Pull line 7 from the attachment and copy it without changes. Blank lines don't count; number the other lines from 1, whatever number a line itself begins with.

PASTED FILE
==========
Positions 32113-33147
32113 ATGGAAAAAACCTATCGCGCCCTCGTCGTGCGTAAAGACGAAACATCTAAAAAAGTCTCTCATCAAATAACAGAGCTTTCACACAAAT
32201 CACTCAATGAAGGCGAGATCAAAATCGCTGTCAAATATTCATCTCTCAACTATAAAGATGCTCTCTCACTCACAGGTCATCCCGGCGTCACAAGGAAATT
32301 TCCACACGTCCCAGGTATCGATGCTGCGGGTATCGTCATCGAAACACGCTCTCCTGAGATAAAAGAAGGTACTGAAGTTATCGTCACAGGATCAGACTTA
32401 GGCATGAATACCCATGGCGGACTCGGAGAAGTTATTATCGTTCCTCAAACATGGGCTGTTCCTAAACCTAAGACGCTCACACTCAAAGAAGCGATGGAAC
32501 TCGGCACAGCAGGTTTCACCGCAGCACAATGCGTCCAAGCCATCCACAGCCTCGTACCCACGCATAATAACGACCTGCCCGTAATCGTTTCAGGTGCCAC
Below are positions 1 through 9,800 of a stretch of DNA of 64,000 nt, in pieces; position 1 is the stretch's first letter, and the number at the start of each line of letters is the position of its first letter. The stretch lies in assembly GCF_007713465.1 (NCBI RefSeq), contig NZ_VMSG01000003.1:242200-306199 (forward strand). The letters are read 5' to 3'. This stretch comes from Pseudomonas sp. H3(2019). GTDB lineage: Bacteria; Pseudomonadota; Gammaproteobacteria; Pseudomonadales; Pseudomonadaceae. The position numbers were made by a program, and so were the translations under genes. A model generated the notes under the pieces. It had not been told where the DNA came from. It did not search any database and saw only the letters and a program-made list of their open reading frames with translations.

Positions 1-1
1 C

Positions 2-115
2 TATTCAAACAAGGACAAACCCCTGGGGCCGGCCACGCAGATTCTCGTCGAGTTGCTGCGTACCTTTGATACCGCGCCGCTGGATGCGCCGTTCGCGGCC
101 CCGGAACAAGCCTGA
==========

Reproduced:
Below are positions 1 through 9,800 of a stretch of DNA of 64,000 nt, in pieces; position 1 is the stretch's first letter, and the number at the start of each line of letters is the position of its first letter. The stretch lies in assembly GCF_007713465.1 (NCBI RefSeq), contig NZ_VMSG01000003.1:242200-306199 (forward strand). The letters are read 5' to 3'. This stretch comes from Pseudomonas sp. H3(2019). GTDB lineage: Bacteria; Pseudomonadota; Gammaproteobacteria; Pseudomonadales; Pseudomonadaceae. The position numbers were made by a program, and so were the translations under genes. A model generated the notes under the pieces. It had not been told where the DNA came from. It did not search any database and saw only the letters and a program-made list of their open reading frames with translations.